Trinbagonians need to follow the rules to flatten the curve; or risk being like India

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Trinbagonians need to follow the rules to flatten the curve; or risk being like India

While the Health Ministry “can advice, recommend and mandate certain things” at the end of the day “it’s the people who need to follow the rules.”

So says Virologist Professor Christopher Oura.

In an interview with GML, he said “If the people of Trinidad and Tobago do not follow the rules; if they continue to mix households, get up close and congregate then this virus is going to carry on spreading so it’s a matter of not just the Government.”

“If people don’t adhere to the measures we will lose this and we have seen what’s happening in countries around the world like India. It is really important now with the number of cases and the deaths (in T&T) that we flatten this peak.”

On the announcement by the US Centers for Disease Control and Prevention (CDC), that the virus that causes COVID-19, is airborne and can be transmitted via respiratory fluids, Oura explained that this is nothing really new.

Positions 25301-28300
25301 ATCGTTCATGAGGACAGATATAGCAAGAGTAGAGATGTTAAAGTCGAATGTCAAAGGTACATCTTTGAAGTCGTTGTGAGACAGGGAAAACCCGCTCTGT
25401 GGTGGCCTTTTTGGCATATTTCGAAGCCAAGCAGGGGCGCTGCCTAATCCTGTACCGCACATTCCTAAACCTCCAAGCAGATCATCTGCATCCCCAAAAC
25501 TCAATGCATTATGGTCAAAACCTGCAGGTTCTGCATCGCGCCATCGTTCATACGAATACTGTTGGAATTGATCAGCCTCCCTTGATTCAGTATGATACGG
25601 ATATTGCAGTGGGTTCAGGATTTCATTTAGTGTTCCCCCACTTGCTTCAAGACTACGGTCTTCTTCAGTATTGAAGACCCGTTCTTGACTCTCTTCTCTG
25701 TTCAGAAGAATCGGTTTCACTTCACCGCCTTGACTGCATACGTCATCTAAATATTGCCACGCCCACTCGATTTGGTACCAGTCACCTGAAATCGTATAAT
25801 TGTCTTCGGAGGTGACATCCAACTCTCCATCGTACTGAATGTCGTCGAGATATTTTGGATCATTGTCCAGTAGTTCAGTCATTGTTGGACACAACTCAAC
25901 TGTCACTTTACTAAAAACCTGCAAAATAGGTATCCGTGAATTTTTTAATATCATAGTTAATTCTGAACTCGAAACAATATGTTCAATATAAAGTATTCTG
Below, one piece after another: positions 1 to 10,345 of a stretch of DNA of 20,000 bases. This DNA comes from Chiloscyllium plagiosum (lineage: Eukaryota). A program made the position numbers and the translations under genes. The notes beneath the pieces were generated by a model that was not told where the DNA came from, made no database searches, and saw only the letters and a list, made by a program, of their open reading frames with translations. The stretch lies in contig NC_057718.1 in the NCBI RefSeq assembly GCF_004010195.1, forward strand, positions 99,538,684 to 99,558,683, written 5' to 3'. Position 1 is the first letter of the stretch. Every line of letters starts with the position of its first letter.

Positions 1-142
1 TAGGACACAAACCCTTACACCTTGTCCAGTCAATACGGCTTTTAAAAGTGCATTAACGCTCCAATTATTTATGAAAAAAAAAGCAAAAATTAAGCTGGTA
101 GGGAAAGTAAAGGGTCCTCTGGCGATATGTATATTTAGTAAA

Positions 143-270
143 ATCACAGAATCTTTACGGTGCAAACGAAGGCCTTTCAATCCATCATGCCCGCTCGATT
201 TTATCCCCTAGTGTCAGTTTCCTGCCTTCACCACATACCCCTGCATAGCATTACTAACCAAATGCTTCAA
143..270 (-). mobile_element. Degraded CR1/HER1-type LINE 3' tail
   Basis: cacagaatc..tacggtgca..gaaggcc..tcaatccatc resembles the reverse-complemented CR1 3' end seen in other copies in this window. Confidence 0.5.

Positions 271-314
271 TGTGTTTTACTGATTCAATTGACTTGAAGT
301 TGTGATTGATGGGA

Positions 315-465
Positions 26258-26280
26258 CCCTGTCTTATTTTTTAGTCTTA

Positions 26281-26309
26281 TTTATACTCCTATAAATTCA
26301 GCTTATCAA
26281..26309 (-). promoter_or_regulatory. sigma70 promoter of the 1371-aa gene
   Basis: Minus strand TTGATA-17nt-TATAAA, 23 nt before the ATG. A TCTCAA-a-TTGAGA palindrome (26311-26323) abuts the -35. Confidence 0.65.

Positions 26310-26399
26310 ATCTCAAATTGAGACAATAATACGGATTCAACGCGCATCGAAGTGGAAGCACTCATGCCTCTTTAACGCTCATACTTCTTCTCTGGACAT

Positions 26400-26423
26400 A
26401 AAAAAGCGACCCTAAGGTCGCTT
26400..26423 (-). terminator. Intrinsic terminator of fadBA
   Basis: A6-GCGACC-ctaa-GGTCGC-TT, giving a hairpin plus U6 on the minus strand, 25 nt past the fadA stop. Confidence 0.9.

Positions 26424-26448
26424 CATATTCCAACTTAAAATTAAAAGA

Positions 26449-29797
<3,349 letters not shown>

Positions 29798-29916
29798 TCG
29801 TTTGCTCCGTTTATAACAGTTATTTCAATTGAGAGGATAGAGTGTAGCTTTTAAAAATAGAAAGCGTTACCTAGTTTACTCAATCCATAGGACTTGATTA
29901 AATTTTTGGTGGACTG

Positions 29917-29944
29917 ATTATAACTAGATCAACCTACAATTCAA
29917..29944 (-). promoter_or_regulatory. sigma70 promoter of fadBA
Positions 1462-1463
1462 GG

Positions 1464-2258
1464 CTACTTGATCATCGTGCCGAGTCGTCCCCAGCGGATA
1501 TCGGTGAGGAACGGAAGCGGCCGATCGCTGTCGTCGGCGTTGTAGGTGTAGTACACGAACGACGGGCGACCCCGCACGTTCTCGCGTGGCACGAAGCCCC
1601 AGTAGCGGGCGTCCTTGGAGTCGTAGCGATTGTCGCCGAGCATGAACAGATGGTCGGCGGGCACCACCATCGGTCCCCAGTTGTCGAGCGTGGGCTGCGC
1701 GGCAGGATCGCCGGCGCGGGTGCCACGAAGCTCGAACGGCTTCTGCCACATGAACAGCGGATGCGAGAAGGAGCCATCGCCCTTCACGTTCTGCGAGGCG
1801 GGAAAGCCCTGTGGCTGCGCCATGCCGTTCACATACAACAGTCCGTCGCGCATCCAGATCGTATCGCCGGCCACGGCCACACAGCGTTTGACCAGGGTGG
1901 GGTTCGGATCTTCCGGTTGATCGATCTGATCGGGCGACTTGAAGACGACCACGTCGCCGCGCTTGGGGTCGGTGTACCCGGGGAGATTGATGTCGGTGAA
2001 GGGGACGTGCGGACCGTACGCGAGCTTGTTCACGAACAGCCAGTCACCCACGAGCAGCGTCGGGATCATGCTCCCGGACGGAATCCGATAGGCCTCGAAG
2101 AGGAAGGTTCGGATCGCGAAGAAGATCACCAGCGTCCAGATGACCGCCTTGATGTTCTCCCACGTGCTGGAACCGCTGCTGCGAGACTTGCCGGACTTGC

He said that “When we speak and even breathe, a certain amount of droplets come out of our mouths and nose and that gets projected into the air and the larger droplets we produce fall to the ground very quickly within a short space and the go on to surface.
“But there are and there has been evidence recently over time, that there are some smaller droplets that are able to be suspended in the air for longer periods of time that they, as the large droplets have virus on them so if they are breathed in, we have a danger of being infected.”

“This is the evidence that has come up over time, that these very small droplets can be suspended in the air and they can move so in some cases they can move more than six feet away.”

Oura said this news emphasises the need for citizens to ensure proper ventilation in closed spaces and in air-conditioning rooms.